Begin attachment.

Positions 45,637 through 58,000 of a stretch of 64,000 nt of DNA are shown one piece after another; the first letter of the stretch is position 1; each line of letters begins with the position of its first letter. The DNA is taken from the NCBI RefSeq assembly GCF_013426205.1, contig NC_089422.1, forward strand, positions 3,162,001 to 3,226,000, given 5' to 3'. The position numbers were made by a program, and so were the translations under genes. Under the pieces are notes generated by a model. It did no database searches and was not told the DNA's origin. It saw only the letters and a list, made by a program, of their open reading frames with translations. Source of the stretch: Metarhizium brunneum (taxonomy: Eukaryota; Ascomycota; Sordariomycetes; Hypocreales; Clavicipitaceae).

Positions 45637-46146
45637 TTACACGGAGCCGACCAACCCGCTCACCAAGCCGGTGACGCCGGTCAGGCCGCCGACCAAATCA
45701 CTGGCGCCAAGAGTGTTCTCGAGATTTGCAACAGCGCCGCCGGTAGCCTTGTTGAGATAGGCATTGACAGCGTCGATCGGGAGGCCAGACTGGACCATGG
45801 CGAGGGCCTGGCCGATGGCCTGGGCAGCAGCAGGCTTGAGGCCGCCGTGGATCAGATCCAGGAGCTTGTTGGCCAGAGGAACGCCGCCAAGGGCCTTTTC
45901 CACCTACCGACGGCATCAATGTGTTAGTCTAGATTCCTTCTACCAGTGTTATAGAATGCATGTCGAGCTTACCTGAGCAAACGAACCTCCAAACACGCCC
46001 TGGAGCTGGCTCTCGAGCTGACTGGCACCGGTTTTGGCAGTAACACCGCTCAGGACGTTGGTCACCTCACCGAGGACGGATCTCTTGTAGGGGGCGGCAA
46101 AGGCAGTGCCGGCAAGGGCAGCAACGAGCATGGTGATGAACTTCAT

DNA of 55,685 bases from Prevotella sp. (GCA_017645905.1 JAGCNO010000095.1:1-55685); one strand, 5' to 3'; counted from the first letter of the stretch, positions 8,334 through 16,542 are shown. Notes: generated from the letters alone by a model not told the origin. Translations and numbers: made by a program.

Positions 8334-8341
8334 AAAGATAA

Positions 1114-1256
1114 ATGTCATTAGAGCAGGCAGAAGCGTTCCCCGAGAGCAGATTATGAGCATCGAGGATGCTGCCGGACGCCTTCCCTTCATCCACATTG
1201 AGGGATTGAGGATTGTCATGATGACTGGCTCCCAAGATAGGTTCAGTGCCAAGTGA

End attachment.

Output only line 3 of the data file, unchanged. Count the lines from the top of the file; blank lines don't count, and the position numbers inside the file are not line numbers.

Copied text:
45637 TTACACGGAGCCGACCAACCCGCTCACCAAGCCGGTGACGCCGGTCAGGCCGCCGACCAAATCA